I’m indebted to Dan Keshet for tweeting the following: This ode to Northcross Mall on the eve of Walmart’s arrival is the greatest film ever created. https://t.co/TCDT9sfwwc — Dan Keshet (@DanKeshet) November 9, 2015 This short film with just a few-hundred views, was made in 2007. It’s a story come pseudo-documentary made about the declining Northcross Mall here in Austin, which was a few years later replaced by yet another suburban Walmart. This film, captures everything about Austin that bought me here. A massive piece of Americana, a throwback to the 50’s in many ways. It’s well written, well narrated, … Continue reading Mall Man – A ode to Northcross Mall
If you had 100 destinations you’d have removed some of the major bottlenecks, but we don’t. We have the Central Business District. It’s a major constraint and getting people in cars in and out of it no matter how automated the cars are will have the same fundamental problems and constraints. Anyone who says otherwise really doesn’t understand the problem. Continue reading Will self driving cars save Austin from itself?
Prop.1 on the Austin November ballot is an attempt to fund the largest single bond in Austin history, almost half the $1 billion going to the light rail proposal. Finally people seem to be getting the fact that the light rail, if funded, won’t help with the existing traffic. KUT had a good review of this yesterday, the comments also some useful links. You can listen to the segment here: Is a Light Rail Line Going to Solve Austin’s Traffic Problems? Jace Deloney, makes some good points, what no one is saying though, and what I believe is the real reason … Continue reading Rail isn’t about Congestion
Anybody else mildly offended that #ATXCouncil starts with a prayer invocation that blames the drought on sin and insufficient prayer? — Dan Keshet (@DanKeshet) May 15, 2014 I’m completely baffled, and offended by this. Anyone who has jumped aboard the knowledge train about water in Texas, and doesn’t see why this is a bad thing, just hasn’t thought it through. If you believe in God, I can’t see how you can pray for rain. The amount of rain needed to make a real difference would be gargantuan. A major news item in the last 24-hours has been the announcement by … Continue reading Pray for rain?
On Tuesday I wrote about “Austin and Alcohol tourism” and speculated on the lack of an alternative transport policy as a leadership failure. I said: Rather than rally behind what most transport conscious users and urbanization advocates believes would be hard, but right choice to put a rail line of some sort, straight down Lamar from North West Austin, [Mayor] Leffingwell used his last state of the city to rally behind the current rail proposal. And today Leffingwell lived up to that speculation. The outgoing Mayor is reported by the Austin Statesman as saying in relation to making space on … Continue reading Transportation leadership failure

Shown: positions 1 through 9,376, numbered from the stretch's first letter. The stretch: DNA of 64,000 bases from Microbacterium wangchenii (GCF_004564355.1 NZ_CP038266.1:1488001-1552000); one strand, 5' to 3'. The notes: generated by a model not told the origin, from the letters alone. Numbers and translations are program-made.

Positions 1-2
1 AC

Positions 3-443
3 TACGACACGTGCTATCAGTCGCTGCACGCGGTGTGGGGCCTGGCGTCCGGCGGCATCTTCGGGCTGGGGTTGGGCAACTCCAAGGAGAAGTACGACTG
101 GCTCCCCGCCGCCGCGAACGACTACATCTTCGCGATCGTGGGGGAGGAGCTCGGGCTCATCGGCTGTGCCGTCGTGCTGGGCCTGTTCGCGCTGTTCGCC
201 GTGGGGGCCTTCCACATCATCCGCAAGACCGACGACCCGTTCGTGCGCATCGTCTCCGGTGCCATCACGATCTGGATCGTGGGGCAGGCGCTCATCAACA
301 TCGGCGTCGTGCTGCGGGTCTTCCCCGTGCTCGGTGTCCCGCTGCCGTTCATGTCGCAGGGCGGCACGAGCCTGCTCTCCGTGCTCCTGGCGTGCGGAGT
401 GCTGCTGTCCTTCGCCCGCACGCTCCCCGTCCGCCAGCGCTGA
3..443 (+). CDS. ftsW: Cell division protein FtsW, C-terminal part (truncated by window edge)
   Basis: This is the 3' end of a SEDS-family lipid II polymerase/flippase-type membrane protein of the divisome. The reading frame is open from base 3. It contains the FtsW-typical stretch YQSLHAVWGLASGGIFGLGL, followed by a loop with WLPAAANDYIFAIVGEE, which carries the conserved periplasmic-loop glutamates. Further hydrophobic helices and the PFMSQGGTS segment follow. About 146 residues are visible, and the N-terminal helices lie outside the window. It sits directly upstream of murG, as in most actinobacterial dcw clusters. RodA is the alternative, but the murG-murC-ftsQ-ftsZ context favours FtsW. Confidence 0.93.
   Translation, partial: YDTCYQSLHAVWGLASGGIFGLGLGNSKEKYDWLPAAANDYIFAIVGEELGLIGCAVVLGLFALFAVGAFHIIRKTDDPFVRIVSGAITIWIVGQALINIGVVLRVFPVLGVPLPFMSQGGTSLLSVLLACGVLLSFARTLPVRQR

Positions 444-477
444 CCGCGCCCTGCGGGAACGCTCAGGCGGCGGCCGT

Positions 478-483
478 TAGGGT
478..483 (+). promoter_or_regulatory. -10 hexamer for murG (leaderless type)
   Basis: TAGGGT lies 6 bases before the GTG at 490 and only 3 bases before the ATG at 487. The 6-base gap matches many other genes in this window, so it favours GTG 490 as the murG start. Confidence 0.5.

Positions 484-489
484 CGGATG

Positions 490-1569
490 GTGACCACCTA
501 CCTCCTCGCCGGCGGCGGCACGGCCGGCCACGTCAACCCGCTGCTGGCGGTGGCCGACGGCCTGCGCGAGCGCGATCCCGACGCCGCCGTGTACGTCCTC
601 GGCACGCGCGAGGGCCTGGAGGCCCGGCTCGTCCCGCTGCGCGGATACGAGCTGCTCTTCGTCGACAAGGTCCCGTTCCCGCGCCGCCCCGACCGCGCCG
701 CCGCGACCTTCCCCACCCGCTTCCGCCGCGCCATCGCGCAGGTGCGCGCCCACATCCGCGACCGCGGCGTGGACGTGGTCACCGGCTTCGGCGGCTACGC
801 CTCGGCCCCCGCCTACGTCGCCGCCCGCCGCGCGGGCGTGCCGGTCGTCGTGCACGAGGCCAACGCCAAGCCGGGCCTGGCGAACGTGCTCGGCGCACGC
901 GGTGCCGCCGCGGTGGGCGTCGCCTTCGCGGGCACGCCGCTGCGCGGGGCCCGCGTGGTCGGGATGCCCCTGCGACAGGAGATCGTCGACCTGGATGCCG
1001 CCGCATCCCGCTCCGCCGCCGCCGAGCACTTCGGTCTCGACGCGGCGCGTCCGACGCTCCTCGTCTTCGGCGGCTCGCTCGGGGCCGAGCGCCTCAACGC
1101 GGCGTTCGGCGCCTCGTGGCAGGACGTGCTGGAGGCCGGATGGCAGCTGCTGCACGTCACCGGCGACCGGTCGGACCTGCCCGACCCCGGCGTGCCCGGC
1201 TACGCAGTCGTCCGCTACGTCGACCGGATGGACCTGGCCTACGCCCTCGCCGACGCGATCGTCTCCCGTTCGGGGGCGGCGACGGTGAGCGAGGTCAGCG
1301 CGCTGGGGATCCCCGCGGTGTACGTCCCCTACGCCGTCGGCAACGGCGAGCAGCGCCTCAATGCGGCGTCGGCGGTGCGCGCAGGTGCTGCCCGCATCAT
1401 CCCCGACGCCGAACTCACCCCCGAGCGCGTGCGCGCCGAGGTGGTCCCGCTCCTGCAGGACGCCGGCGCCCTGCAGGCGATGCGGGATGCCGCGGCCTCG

@DanKeshet @cathcam Warehoused cars get driven far less often. It’s not perfect but best we can hope for right now. — Mike Dahmus (@mdahmus) January 2, 2014 @cathcam Yup. I’m trying to understand if they’re “needed” because required by policy, required by investors, or desired by devs. — Dan Keshet (@DanKeshet) January 2, 2014 I got some interesting responses on twitter about my parking madness post. Yes, if was writing a critical analysis, I should have covered all those points, but then the blog entry wouldn’t have been as catchy and would have taken too long to read. Here are … Continue reading Mor on parking
Nothing demonstrates the failure of the current City of Austins approach and transportation policy than these two pictures. We are constantly being told than density is key to Austins future, the central neighborhoods are ripped left right and center for opposing unrestricted growth, either through bogus PUD applications which for the most more about raising the lot property than actually doing something useful. This week, Michael King in his point Austin column makes some great points about affordability, but then takes the easy way out by blaming the central neighborhoods for opposing multi-family development. Finally, the City recently agreed to … Continue reading Parking Madness